|Lessons In Loyalty|
Think of the customer as a dance partner. Succeeding at CRM is sort of like learning, and then using, all the dances the customer knows, when and how the customer wants them to be used.
If you're a supplier, you'll quickly discover that the customer doesn't really care if you know the Lambada if he wants to dance the Lindy. The only thing that counts is having sufficient awareness of every dance and step in the customer's repertoire, and then responding to (and anticipating, if possible) the customer's step patterns for each. This is equivalent to a customer database and database application. The customer database is a repository of all the steps. Database application is knowing when and how to use them.
Take ScrubaDub Car Wash, a chain in Massachusetts and Rhode Island. To increase
As a result, ScrubaDub knows its customers' dance steps and can shimmy with its chammies to get cars clean and keep customers happy -- and profitable.
That naturally brings us to an often ignored element of the dance: CDI, or customer data integration. CDI isn't just another acronym consultants dredged up to confuse everybody. This is where information from the data sources -- all the steps from all the dance styles -- is brought together to create a single, integrated view of the customer. In surveys, Forrester Research has found that while 92% of companies say having an integrated customer view is critical or very important, only 2% have fully achieved this and only 10% have even partially met this goal.
The problem is that even with faster computers and better processing methods, CDI technology hasn't really evolved much in the past 15 to 30 years. Most companies, large and small, are still using traditional merge/purge technology for customer segmentation. Related problems are data quality and completeness, the accuracy of both content and grouping (customers and activities), and the speed of data access. After all, if a company makes the effort to obtain high quality customer data, but it takes weeks or months to pull it out of the system to formulate programs, how effective can the efforts be?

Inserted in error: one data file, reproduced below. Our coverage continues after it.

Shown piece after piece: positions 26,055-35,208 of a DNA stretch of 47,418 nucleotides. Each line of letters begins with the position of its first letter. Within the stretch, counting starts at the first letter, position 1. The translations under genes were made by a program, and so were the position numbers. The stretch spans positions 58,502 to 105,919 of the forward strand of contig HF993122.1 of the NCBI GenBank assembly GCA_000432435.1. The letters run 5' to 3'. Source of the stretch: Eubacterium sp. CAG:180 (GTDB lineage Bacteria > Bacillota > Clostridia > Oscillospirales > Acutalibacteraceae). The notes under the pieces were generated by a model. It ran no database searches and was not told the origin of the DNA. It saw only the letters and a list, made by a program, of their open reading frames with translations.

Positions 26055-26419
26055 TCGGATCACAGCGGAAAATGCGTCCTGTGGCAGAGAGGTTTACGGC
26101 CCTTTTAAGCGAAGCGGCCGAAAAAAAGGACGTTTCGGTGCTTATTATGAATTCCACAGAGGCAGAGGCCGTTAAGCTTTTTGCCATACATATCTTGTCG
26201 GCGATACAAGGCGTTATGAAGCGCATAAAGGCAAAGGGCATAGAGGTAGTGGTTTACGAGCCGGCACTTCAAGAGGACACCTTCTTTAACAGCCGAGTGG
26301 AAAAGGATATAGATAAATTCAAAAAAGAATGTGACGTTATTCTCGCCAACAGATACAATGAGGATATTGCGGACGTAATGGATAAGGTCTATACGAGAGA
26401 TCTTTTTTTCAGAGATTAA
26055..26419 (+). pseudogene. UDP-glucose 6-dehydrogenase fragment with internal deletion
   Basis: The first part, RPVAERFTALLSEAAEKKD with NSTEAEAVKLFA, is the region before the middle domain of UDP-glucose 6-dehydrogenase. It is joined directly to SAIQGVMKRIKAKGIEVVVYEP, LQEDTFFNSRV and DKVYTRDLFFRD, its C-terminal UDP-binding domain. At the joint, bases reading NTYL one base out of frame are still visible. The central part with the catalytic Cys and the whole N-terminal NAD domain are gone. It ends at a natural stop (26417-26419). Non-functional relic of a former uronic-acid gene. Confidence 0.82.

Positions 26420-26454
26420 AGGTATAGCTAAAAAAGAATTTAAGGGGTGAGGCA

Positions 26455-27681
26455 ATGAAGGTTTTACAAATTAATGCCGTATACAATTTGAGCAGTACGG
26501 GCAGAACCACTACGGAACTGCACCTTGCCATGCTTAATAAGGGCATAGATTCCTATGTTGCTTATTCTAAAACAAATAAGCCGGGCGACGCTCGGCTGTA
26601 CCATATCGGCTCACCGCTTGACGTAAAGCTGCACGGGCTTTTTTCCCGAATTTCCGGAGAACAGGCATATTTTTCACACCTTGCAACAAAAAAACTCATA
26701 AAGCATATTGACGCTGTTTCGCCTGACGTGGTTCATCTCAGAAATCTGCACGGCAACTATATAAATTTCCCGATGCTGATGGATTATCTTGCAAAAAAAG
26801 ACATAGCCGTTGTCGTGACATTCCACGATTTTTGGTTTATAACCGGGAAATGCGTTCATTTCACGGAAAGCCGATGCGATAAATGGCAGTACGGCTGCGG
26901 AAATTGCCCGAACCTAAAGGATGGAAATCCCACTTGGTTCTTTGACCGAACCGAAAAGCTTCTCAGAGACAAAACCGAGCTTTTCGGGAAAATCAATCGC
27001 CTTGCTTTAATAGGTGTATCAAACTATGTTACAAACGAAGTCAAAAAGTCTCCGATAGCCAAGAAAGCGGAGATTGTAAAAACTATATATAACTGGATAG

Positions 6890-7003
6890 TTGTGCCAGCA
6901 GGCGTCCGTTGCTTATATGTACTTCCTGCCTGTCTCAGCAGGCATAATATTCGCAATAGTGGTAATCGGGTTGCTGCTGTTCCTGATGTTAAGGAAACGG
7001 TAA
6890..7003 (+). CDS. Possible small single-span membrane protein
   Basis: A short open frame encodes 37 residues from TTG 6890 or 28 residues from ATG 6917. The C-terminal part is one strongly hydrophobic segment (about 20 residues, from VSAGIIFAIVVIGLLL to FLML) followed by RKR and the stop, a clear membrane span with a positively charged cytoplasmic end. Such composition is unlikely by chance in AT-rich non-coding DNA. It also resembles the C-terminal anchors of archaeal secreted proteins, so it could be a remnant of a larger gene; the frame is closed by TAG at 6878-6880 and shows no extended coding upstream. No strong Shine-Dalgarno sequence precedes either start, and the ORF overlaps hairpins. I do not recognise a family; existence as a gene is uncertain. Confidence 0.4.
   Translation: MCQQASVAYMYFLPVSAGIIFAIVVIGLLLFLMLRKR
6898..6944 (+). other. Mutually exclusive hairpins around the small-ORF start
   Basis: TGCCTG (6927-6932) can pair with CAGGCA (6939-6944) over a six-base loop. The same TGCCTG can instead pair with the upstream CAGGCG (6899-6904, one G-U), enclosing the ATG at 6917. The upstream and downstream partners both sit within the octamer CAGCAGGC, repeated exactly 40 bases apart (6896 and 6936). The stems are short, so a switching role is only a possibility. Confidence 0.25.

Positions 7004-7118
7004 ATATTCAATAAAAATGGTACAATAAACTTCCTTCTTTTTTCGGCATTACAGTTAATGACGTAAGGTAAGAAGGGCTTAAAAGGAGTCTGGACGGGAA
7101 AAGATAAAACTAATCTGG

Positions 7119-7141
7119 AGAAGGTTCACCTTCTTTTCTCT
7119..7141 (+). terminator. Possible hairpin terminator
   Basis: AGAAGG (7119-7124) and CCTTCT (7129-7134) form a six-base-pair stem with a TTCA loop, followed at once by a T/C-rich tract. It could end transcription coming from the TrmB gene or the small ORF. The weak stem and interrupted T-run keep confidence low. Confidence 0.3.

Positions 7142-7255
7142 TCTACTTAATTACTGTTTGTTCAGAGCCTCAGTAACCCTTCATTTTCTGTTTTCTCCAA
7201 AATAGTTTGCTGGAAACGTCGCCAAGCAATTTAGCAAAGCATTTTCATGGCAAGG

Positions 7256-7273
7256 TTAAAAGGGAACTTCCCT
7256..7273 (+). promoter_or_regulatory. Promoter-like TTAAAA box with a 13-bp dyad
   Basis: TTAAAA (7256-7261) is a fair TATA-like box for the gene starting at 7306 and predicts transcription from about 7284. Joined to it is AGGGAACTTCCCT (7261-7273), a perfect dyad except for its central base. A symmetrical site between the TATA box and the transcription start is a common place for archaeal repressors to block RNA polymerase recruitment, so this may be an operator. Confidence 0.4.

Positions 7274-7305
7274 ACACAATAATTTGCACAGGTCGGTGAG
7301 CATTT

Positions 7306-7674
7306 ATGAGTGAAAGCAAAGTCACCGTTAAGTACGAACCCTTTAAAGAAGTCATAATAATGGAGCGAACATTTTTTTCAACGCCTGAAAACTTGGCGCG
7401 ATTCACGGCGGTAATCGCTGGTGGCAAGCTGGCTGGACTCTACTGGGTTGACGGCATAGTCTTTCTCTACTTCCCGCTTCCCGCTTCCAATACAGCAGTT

Some companies, however, have solved -- or, at least, are solving -- the complexities of managing CDI. The Royal Bank of Scotland is a good example. It was profiled briefly in our latest book, Customer WinBack, but it's gone well beyond its early value-centric relationship programs with good customer data and good data management integration methods.
Royal Bank has 3.3 million customers, so there are definite scale challenges. Through advanced customer research techniques and integration methods, it's found that its customer base doesn't break out into explicit segments. As a consequence, it's modified one-to-one approaches to build customer groups from an individual basis. Its head of marketing operations, Ian Wilson, has said: "We think customers fall into groups for certain things but can be in more than one group at any one time."
Royal Bank has used a software solution that enables its marketers to execute personalized, multi-channel offers to individual customers. First, it tests creative material on representative customer groups. When trigger criteria have been met, it can send out a print campaign to relevant customers within 48 hours. Three or four years ago, most of the bank's mailings were to 300,000 or more customers per program. Now, the average print run is 20,000. For event-driven promotions, it can include as few as four or five people in a mailing.
Wilson has found that the most relevant and timely campaigns can elicit response rates of 75%, or more. He's concluded: "We are trying very hard to move from a traditional product push to a customer-requirement approach." The success depends, absolutely, on effective CDI. Royal Bank knows customers' dances and steps, and it's making the most of this insight.
Other marketers would profit by following its lead.
Share your feelings on CDI with us. What are the best approaches? Sound off in our discussion forum.
Michael Lowenstein is managing Director of Customer Retention Associates, a customer and staff loyalty program development, research and consulting firm located in Collingswood, N.J. He has three decades of experience in customer and staff loyalty research and has written several books, including Customer Retention: Keeping Your Best Customers, The Customer Loyalty Pyramid and Customer Win-back: How To Recapture Lost Customers - And Keep Them Loyal.
This was first published in February 2002